You don’t just stumble upon Brooklyn’s Sunset Park neighborhood by casually walking around New York City. It takes effort. And you’re also not going to find any world famous buildings or iconic parks while you’re there – those are elsewhere. But for all the things Sunset Park lacks (like tourists), it still manages to have plenty to offer. This little neighborhood-that-could has been surprising visitors and residents alike with its outstanding city views, rich immigrant communities and unique architecture.
Sunset Park was first founded as a shipping port, set conveniently along New York Harbor in the far Southwestern edge of Brooklyn. By World War II, the area was shipping out more than 80% of all American supplies and equipment destined for the fronts overseas. It was also a neighborhood of surprising diversity, housing one of New York’s largest communities of Scandinavian immigrants. As the shipping industry began to decline after the War, the area began to house a new wave of residents, today composed of a rich swath of Latino communities and one of New York’s three different Chinatowns.
The effects of Sunset Park’s distinct geography, history and immigration have combined to give the area a unique mixture of off-the-beaten path attractions. Want to have some of New York’s most authentic tacos and Chinese food on the same day? What about a visit to a park that might have one of the city’s best views? And why in the world did Elvis make this tiny neighborhood his only visit to New York City? Get ready to step off the beaten path as Undiscovered New York investigates Brooklyn’s Sunset Park. Click below for more.
New York’s best view?
In addition to its location along the Brooklyn waterfront, Sunset Park is blessed with some pleasant green space at the neighborhood’s namesake park. As luck would have it, Sunset Park is also among the highest points in all of Brooklyn – meaning on most days you can see the Statue of Liberty, Wall Street, the Empire State Building, Staten Island and New Jersey. They don’t call it “Sunset” Park for nothing – make sure to stop by one evening at dusk for a truly outstanding view. Aside from the heart-stopping vistas, Sunset Park also boasts a swimming pool, volleyball court and plenty of walking paths.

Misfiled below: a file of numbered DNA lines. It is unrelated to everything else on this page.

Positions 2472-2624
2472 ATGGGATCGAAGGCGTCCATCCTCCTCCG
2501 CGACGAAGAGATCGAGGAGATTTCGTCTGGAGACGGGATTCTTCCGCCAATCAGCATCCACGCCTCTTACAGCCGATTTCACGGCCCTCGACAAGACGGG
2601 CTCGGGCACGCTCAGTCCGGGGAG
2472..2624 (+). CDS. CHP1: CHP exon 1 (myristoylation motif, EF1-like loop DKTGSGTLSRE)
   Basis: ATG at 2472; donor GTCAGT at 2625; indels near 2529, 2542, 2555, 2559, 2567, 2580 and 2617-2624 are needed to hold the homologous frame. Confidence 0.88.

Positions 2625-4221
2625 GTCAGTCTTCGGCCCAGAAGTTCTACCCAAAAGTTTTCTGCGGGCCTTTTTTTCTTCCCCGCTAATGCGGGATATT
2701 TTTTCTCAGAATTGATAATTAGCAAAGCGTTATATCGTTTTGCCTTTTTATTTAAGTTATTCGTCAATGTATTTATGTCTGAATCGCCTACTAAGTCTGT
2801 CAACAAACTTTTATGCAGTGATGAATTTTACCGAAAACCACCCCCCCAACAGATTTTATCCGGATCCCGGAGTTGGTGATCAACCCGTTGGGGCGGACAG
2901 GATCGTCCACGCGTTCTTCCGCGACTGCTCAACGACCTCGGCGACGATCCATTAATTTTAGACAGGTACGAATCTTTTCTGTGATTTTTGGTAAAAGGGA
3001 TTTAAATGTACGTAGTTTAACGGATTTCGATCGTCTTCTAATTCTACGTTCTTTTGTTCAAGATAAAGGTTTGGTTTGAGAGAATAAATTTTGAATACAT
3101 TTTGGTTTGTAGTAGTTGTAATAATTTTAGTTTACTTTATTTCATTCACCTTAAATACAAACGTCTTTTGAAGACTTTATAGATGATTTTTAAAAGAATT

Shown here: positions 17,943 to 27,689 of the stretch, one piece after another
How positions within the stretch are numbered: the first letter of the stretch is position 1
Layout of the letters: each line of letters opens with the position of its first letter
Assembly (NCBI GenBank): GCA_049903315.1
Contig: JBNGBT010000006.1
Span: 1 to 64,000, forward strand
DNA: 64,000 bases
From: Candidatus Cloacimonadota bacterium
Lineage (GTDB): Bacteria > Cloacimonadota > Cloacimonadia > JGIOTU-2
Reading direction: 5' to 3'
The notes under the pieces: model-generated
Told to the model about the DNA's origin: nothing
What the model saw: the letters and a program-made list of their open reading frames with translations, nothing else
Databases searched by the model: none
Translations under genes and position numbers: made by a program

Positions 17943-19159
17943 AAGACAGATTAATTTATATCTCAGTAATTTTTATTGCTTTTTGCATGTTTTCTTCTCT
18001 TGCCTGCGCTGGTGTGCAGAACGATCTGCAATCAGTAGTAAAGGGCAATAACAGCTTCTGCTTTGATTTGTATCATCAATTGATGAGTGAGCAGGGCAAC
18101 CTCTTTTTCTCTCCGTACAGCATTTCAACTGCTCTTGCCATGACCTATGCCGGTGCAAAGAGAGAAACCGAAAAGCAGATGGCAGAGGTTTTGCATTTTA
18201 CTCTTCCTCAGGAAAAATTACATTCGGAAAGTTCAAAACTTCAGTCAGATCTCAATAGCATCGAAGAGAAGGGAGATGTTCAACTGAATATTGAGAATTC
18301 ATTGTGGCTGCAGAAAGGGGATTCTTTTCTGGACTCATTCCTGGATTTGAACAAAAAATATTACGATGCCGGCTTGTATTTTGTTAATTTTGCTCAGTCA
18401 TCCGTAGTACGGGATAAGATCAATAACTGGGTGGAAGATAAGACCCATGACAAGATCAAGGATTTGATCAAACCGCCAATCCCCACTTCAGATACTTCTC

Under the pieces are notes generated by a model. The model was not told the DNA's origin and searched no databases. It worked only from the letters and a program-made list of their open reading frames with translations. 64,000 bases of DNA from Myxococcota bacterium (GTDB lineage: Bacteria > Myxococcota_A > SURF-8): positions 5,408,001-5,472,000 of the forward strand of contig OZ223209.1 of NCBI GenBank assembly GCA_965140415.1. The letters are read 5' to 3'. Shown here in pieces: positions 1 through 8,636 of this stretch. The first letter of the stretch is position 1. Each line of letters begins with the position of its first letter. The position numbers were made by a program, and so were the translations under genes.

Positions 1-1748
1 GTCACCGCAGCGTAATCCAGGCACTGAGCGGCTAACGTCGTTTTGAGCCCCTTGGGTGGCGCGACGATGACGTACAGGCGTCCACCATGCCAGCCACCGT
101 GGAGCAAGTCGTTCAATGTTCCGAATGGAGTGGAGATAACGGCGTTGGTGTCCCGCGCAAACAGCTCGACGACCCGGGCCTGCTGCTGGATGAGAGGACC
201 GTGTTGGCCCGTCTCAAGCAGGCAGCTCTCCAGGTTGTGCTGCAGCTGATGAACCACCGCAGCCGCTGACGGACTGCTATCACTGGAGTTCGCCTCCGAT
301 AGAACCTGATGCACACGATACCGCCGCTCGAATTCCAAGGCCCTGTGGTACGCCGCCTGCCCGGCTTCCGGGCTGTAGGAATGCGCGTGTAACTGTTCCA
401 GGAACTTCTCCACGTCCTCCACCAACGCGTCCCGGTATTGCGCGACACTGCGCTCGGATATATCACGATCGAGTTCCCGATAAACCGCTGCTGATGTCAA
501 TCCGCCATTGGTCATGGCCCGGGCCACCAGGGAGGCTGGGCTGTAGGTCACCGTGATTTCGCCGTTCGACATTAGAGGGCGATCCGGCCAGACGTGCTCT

Melting pot of authentic food
Manhattan’s Chinatown might have the best soup dumplings. And Roosevelt Avenue in Queens might have some of the best Latin American food. But Sunset Park has them both beat. It is, after all, hard to compete with a ‘hood where within a few blocks you can eat so well, for so cheap from such diverse immigrant cuisines. Start your trip with one of Sunset Park’s many taco trucks along Fourth and Fifth Avenues. Not full yet? Head a few blocks over to Eighth Avenue, where you’ll find one of New York’s three Chinatown districts. Take a walk past buckets of still squirming fish at the seafood market, have some freshly made noodles, or bite down on a fresh Banh Mi sandwich.
As we mentioned earlier, Sunset Park played a pivotal role as a key shipping port during World War II, providing thousands of jobs for the area’s residents. Though not much remains of Sunset Park’s illustrious maritime history, there is one hugely obvious reminder at the Brooklyn Army Terminal. This massive 95 acre complex, located between 53rd and 66th Streets, once served as a staging center for goods and men on their way to battlegrounds in Europe. It is also, through a strange twist of fate, the only place legendary rocker Elvis ever set foot in New York. The King swaggered through Brooklyn Army Terminal in 1958 on his way to his military service in Germany.